The killings and acts of treachery come one after another in Wael Shawky's ongoing film cycle The Cabaret Crusades, and the locations are familiar from recent headlines: Aleppo, Damascus, Baghdad. But the mayhem in the Egyptian filmmaker's work happened almost a thousand years ago, during the Crusades, which Shawky is recounting from an Arab point of view, with puppets.
The first two films, on view at the Art Gallery of York University in Toronto, are feats of epic storytelling on a miniature scale. Shawky's twitching marionettes enact real events in ways that blur history with social mythology, and that expose fault lines that still affect relations among Arabs and with the West.
In Shawky's four-part narrative, the Crusades encompass more than the invasions over two centuries by a variety of European armies. They also include related upheavals and infighting among Arab, Turkish and Armenian rulers, who sometimes sought alliances with the infidels, or relied on their presence to distract local enemies.
The films proceed through short, compressed vignettes, mostly of decisive moments in a larger narrative you either already know or can dimly guess. The powerful kill their fathers, sons, and anyone else who stands in the way of holding one city or gaining another. Puppet bodies lie in heaps after a slaughter, or are dragged through the straw in their blood-streaked clothes. The lighting is dramatic and the sets are often hand-drawn, emulating the flat perspective of Arab art from the period.
"We're making a documentary from what's written, whether it's true or not," says Shawky, who installed his film at York while on his honeymoon. His starting point was Amin Maalouf's book, The Crusades Through Arab Eyes, but his ultimate sources are ancient accounts, many of which were written well after the events by authors who had a stake in the quarrel.
No one knows exactly what Pope Urban II said in the 1095 sermon that propelled his flock south to deliver Jerusalem from the "unclean nations" of Islam. Shawky's puppet Pope delivers a stirring composite of various accounts of the speech, as the camera slowly dollies in on his gleaming altar, white vestments and intent wooden face. It's as artificial a spectacle as can be, yet it feels like a pivotal historical moment happening in real time.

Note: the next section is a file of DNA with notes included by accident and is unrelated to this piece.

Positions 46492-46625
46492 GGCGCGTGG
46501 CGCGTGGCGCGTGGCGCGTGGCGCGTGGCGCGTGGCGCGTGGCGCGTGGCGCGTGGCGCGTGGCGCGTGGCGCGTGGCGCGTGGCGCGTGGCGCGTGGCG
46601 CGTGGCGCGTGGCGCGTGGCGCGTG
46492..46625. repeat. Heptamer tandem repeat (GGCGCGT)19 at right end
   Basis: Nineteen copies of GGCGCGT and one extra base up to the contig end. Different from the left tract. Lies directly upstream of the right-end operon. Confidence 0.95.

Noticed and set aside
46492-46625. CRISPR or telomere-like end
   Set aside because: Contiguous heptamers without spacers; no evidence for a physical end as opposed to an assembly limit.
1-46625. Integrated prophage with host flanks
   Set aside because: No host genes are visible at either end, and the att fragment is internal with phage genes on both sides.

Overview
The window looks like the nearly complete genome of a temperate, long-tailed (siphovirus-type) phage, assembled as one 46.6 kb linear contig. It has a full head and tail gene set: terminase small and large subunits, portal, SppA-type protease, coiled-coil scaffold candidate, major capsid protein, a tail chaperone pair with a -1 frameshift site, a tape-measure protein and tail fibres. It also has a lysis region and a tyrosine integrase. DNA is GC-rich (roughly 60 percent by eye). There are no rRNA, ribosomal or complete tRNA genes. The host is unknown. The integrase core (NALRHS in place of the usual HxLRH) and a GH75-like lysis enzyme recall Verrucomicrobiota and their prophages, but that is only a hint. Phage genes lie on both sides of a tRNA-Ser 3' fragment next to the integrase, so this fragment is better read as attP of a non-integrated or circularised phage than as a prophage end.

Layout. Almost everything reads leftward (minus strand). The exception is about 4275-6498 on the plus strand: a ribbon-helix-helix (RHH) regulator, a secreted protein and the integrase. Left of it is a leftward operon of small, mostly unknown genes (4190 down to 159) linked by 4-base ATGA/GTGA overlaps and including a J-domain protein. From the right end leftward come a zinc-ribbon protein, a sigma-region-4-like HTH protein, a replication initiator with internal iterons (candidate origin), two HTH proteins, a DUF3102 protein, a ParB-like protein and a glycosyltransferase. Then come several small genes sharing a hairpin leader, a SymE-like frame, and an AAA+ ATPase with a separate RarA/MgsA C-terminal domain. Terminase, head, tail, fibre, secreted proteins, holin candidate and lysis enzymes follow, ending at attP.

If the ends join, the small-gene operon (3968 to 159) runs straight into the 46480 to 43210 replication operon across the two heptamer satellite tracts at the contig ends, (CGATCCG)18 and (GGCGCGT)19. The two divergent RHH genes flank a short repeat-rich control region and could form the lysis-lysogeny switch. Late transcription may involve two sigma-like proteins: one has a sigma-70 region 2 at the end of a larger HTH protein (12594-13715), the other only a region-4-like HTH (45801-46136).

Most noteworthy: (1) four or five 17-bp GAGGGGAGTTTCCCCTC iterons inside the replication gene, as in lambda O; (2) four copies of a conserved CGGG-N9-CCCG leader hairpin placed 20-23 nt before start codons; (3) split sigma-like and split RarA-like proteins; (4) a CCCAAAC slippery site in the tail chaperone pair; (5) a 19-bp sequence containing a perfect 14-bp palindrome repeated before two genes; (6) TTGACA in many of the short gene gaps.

Shawky, who grew up in the Middle East and has shown work at the Venice Biennale, got into cinematic puppetry after making several films with children, whose work he prized for its unconscious, non-actorly quality. For a previous series, he recruited children to enact the 1981 murder of Egyptian president Anwar Sadat and to build a short runway in the desert. The runway, and the innocent labour that created it, was Shawky's metaphor for the oil-industry infrastructure built for the British by coastal Bedouin labourers "who did not know they were building their own future."
The 120 marionettes used in the 32-minute first film, The Horror Show File, are part of a vintage Italian collection Shawky was able to borrow in Turin, on condition that he pay for restoration work the private owners could not afford. He made new costumes, and enjoyed the irony of his cast's origin and present occupation. "European marionettes were telling the story of the Crusades from an Arab point of view," he says.
He had a new set of terracotta marionettes made for The Path to Cairo, a 60-minute sequel shot last year in a town near Marseilles known for its clay nativity figures. These effigies include fantastical princes whose faces resemble the skulls of cats, and camel-faced advisers with necks like links of sausage. The terracotta puppets often sing in a scripted form of the tear-soaked fjeri music developed centuries ago by Arab pearl fishers.
The Horror Show File focuses on the immediate causes and action-packed four years of the first Crusade, ending with the 1099 capture of Jerusalem. The Path to Cairo covers the following 50 years, and shuffles the European invaders into the background for a look at the turmoil that wracked the Muslim leadership. "It's not so much about the relationship of the Crusaders with the Arabs anymore," Shawky says. "It's more about the Arab leaders and the relations between them."
That inevitably resonates with the lethal tensions now visible throughout the Arab world, where civil wars split populations along sectarian lines. Shawky says it wasn't his intention to respond to current events as much as to illuminate a backstory that extends to well before the Crusades. The title of the third film, The Secrets of Karbala, alludes to the battle in 680 that decisively established the split between Sunni and Shia Muslims.
"I'm trying to connect this event that happened more than 600 years before the Crusades with the period of the Crusades after 1146," he says. The third film will be shot in Germany, completing a trifecta of works made in three of the principal European Crusader nations.
None of the films has yet been seen in Egypt, or anywhere else in the Arab world. Shawky, who lives in Alexandria, says this is not the time. "Since the [Egyptian] revolution, it has become depressing to show in the Middle East," he says. "When you know that a thousand people have been killed in the street, you feel that if you have a role, it has to be in politics, not art."